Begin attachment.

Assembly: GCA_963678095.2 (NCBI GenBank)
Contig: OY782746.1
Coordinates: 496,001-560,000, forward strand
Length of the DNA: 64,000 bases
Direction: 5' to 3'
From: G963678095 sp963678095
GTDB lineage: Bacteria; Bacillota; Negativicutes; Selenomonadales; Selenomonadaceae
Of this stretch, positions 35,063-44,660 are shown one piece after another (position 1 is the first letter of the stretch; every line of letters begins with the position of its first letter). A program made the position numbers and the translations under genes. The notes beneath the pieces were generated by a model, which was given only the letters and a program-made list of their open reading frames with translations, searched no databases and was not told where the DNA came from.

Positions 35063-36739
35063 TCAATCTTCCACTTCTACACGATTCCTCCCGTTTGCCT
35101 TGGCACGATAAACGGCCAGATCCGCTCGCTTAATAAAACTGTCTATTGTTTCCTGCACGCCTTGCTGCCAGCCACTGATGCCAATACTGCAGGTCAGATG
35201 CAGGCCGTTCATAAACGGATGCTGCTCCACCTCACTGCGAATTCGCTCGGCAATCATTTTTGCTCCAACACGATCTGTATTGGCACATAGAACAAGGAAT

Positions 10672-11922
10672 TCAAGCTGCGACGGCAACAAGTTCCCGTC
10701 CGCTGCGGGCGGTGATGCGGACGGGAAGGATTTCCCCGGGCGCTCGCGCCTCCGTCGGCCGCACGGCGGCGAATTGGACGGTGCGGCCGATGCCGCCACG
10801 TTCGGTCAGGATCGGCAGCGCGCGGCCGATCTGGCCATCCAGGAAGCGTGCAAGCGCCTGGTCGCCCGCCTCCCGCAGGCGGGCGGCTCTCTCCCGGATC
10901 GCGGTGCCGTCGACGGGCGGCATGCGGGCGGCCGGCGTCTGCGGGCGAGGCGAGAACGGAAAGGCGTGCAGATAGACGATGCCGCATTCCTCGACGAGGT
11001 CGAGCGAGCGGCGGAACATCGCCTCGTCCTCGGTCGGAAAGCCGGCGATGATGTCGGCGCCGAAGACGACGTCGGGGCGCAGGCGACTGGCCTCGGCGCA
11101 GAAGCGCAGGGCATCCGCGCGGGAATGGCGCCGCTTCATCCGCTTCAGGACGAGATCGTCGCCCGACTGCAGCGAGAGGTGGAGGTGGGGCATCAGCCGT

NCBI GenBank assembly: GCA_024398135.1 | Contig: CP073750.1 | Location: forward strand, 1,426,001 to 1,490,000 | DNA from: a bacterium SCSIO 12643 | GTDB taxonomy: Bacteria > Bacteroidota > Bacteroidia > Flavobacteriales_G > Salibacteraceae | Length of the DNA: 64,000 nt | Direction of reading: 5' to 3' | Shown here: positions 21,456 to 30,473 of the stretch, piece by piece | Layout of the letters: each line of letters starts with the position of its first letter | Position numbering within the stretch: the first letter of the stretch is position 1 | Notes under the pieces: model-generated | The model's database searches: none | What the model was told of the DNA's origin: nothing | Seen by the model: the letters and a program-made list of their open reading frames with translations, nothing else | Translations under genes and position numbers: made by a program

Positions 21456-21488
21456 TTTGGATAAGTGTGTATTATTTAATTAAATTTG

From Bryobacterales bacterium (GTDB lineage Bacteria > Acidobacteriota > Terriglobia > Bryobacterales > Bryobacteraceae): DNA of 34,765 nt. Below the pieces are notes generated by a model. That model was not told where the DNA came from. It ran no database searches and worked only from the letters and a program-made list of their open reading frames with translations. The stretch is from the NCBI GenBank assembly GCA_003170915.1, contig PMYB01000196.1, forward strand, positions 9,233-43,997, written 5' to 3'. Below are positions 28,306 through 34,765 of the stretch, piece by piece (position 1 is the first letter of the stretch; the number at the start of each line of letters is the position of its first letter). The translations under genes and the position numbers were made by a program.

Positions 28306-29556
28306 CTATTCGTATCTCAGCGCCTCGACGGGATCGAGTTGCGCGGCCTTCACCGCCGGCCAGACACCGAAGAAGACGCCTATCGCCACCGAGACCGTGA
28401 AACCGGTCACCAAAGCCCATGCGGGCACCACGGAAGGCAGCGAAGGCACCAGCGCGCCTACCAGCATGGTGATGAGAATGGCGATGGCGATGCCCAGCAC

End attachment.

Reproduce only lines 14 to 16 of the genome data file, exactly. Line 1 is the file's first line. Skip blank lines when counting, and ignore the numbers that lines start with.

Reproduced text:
10672 TCAAGCTGCGACGGCAACAAGTTCCCGTC
10701 CGCTGCGGGCGGTGATGCGGACGGGAAGGATTTCCCCGGGCGCTCGCGCCTCCGTCGGCCGCACGGCGGCGAATTGGACGGTGCGGCCGATGCCGCCACG
10801 TTCGGTCAGGATCGGCAGCGCGCGGCCGATCTGGCCATCCAGGAAGCGTGCAAGCGCCTGGTCGCCCGCCTCCCGCAGGCGGGCGGCTCTCTCCCGGATC